Return to Arguments – Guns on campus would lead to an increased number of suicides by college students.
Studies* show that 90% of suicides are committed in the home. Because most college students over the age of twenty-one (the minimum age to obtain a concealed handgun license in most states) live off campus, allowing concealed carry on college campuses would have very little impact on the ability of college students to possess firearms in their homes and, therefore, little to no impact on the overall number of suicides by college students. Furthermore, we would caution anyone to be careful when evaluating studies that purport to show ‘prove’ that firearms increase the risk of suicide. Something can only be ‘proven’ if a randomized-controlled trial is completed; such a trial would be impossible to complete in this case.
*“Youth and Adolescent Suicide: A Guide for Educators,” Oregon Resiliency Project, University of Oregon, 2003; After Suicide: A Ray of Hope for Those Left Behind, Eleanora Betsy Ross, 2001
NOTE: At the University of Texas—a major university with over 50,000 students—a quick comparison of campus housing statistics and concealed handgun licensing statistics reveals that there would likely be no more than ten to twenty concealed handgun license holders living in on-campus housing
Return to Arguments – Guns on campus would distract from the learning environment.
Ask anyone in a ‘right to carry’ state when he or she last noticed another person carrying a concealed handgun. The word ‘concealed’ is there for a reason. Concealed handguns would no more distract college students from learning than they currently distract moviegoers from enjoying movies or office workers from doing their jobs.
In most states with ‘shall-issue’ concealed carry laws, the rate of concealed handgun licensure is between 1% and 3%. Therefore, statistically speaking, a packed 300-seat movie theater contains between three and nine individuals licensed to carry concealed handguns, and a shopping mall crowded with 1,000 shoppers contains between 10 and 30 individuals licensed to carry concealed handguns. Students who aren’t too afraid to attend movies or go shopping and who aren’t distracted from learning by the knowledge that a classmate might be illegally carrying a firearm shouldn’t be distracted from learning by the knowledge that a classmate might be legally carrying a firearm. To emphasize the point once more, these same students carry responsibly and without distracting others when they go to the movies and malls on the weekends. What changes when they step onto a college campus?
Return to Arguments – Colleges are too crowded to safely allow the carry of concealed weapons.
Colleges are no more crowded than movie theaters, office buildings, shopping malls, and numerous other locations where concealed handgun license holders are already allowed to carry concealed handguns. The widespread passage of shall-issue concealed carry laws has not led to spates of shootings or gun thefts at those locations.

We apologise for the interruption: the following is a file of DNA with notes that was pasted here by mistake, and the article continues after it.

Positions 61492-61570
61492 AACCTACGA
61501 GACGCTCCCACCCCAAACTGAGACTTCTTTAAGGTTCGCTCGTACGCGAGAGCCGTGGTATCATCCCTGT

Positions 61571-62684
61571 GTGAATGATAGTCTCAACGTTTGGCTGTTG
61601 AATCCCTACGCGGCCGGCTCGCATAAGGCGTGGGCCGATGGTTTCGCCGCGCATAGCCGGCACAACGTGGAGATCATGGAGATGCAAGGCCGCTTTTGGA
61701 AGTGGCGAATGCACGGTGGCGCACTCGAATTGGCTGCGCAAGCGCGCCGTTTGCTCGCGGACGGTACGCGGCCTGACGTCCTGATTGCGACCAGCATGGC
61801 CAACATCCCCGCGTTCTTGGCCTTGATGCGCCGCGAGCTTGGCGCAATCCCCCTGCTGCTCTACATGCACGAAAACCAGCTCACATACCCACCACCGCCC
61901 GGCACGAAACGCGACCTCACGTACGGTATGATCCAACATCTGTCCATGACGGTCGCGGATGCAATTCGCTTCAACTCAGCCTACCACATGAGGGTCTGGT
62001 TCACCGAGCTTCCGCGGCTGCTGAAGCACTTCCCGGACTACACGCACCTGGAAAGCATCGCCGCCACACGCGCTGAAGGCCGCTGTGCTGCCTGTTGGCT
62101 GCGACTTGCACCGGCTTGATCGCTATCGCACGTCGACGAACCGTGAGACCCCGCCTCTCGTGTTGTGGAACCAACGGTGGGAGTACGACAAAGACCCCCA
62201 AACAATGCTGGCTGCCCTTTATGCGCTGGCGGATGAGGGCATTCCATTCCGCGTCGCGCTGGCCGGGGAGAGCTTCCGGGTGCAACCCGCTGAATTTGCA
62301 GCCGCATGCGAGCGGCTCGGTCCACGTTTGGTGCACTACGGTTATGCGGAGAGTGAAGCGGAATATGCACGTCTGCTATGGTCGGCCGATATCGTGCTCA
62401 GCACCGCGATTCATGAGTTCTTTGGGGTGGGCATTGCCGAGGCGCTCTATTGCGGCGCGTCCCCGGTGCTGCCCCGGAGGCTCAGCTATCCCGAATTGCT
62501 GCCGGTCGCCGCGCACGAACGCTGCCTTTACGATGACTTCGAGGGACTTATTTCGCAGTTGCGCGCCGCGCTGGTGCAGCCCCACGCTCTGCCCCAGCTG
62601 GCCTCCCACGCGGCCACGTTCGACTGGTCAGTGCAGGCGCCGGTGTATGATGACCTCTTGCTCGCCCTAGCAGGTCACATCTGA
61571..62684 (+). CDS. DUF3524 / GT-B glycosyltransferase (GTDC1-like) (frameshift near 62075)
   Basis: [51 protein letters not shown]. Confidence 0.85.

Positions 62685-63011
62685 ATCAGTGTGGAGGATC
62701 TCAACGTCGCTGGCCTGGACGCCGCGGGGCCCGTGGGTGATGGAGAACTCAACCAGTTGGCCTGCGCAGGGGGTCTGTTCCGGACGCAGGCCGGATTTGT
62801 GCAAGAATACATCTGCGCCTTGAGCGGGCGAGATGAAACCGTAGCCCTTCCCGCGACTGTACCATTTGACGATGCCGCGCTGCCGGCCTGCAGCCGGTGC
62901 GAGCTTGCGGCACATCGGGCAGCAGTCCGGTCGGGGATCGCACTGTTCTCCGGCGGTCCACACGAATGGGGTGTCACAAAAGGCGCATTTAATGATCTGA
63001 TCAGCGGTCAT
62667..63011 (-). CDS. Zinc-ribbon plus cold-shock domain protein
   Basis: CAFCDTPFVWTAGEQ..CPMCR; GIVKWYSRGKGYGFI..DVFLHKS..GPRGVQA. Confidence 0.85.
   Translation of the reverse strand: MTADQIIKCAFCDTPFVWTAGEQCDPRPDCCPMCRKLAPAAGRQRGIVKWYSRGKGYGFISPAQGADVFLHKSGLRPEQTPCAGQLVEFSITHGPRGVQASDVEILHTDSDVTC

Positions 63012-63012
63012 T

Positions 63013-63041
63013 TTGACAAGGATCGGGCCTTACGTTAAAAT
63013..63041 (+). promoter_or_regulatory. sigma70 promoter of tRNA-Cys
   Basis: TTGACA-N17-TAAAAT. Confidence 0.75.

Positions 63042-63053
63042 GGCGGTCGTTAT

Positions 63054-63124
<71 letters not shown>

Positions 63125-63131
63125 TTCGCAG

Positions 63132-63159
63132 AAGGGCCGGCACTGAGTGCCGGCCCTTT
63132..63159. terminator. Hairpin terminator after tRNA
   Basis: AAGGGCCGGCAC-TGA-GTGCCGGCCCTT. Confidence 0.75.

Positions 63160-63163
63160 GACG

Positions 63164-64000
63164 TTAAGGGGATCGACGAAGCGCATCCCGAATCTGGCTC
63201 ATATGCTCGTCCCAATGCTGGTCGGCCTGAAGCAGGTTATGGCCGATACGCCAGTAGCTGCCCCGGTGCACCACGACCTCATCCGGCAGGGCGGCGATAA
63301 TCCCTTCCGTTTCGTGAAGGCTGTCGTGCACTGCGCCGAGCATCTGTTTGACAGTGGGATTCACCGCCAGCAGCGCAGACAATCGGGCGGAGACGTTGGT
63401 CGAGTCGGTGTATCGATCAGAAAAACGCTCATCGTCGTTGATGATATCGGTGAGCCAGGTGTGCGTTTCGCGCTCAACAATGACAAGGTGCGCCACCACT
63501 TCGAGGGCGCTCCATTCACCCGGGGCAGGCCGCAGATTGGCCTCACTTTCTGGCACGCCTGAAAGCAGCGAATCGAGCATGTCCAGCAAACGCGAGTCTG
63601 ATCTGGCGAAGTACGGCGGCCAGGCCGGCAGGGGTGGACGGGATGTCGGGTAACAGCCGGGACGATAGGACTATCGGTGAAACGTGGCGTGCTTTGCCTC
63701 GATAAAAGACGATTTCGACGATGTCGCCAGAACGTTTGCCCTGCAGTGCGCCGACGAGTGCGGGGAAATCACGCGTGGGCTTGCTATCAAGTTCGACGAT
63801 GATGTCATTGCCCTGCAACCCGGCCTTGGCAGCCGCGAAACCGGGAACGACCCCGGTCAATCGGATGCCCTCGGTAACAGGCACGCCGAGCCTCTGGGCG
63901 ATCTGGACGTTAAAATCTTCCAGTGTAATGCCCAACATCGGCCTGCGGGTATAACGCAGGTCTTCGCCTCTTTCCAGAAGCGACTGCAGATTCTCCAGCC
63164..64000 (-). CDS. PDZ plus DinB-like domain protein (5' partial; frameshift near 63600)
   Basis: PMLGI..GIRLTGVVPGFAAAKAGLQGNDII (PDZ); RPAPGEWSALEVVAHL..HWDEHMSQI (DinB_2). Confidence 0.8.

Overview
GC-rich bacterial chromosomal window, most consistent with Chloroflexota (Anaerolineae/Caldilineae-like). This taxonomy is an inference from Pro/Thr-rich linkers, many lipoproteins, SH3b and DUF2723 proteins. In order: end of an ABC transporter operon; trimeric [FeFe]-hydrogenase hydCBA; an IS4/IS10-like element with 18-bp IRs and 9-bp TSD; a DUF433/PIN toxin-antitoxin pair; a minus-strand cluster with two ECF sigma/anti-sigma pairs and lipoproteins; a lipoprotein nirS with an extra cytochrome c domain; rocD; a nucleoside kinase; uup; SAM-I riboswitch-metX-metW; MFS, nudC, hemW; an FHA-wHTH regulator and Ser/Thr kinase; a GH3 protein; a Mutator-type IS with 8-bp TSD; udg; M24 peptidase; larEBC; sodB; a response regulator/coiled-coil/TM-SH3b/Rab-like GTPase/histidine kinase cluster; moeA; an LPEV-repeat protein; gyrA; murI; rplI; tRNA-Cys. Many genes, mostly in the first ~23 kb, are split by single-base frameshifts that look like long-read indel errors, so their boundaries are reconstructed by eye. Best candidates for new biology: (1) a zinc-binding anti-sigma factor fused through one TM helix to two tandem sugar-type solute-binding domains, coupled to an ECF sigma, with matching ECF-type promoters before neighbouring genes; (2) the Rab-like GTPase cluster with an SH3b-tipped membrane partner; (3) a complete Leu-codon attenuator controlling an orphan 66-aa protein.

Return to Arguments – A person with a gun could “snap” and go on a killing spree.
Contrary to popular myth, most psychiatric professionals agree that the notion of a previously sane, well-adjusted person simply ‘snapping’ and becoming violent is not supported by case evidence. A Secret Service study* into school shootings concluded that school shooters do not simply snap and that a person’s downward spiral toward violence is typically accompanied by numerous warning signs.
*“Safe School Initiative: An Interim Report on the Prevention of Targeted Violence in Schools,” U.S. Secret Service National Threat Assessment Center in collaboration with the U.S. Department of Education with support from the National Institute of Justice, Co-Directors Bryan Vossekuil, Marissa Reddy PhD, Robert Fein PhD, October 2000
Return to Arguments – A dangerous person might jump someone who is carrying a gun, take the gun, and use it to do harm.
Even assuming that this hypothetical dangerous person knew that an individual was carrying a concealed handgun, which is unlikely, there are much easier ways for a criminal to acquire a firearm than by assaulting an armed individual.
Return to Arguments – Dorms are notoriously vulnerable to theft. It would be too easy for someone to steal an unattended firearm from a dorm.
The vulnerability of dorms to theft does not necessitate a campus-wide ban on concealed carry by licensed individuals. There are numerous other options, from community gun lockups to small, private gun safes that can be secured to walls, floors, bed frames, etc.
NOTE: On most college campuses very few students of legal age to obtain a concealed handgun license still live in dorms. Even at the University of Texas—a major university with over 50,000 students—a quick comparison of campus housing statistics and concealed handgun licensing statistics reveals that there would likely be no more than ten to twenty concealed handgun license holders living in on-campus housing.
Return to Arguments – It’s possible a gun might go off by accident.
Among the more than 150 college campuses that currently allow concealed carry, there have been three accidental/negligent discharges—two by faculty/staff and one by a student. Two of the negligent discharges were the result of the license holder carrying the gun in a pants pocket without a holster (both of these incidents resulted in non-life-threatening injuries to the license holder’s leg), and one was the result of the license holder showing a new gun—a gun with which she was not yet familiar—to her coworkers (this incident resulted in only minor abrasions that did not require medical attention). All three of these incidents could have been avoided through proper training and/or the implementation of appropriate policies (e.g., allowing colleges to require that licensed students, faculty, and staff keep handguns holstered or cased at all times) that do not restrict the ability of license holders to carry concealed handguns for personal protection.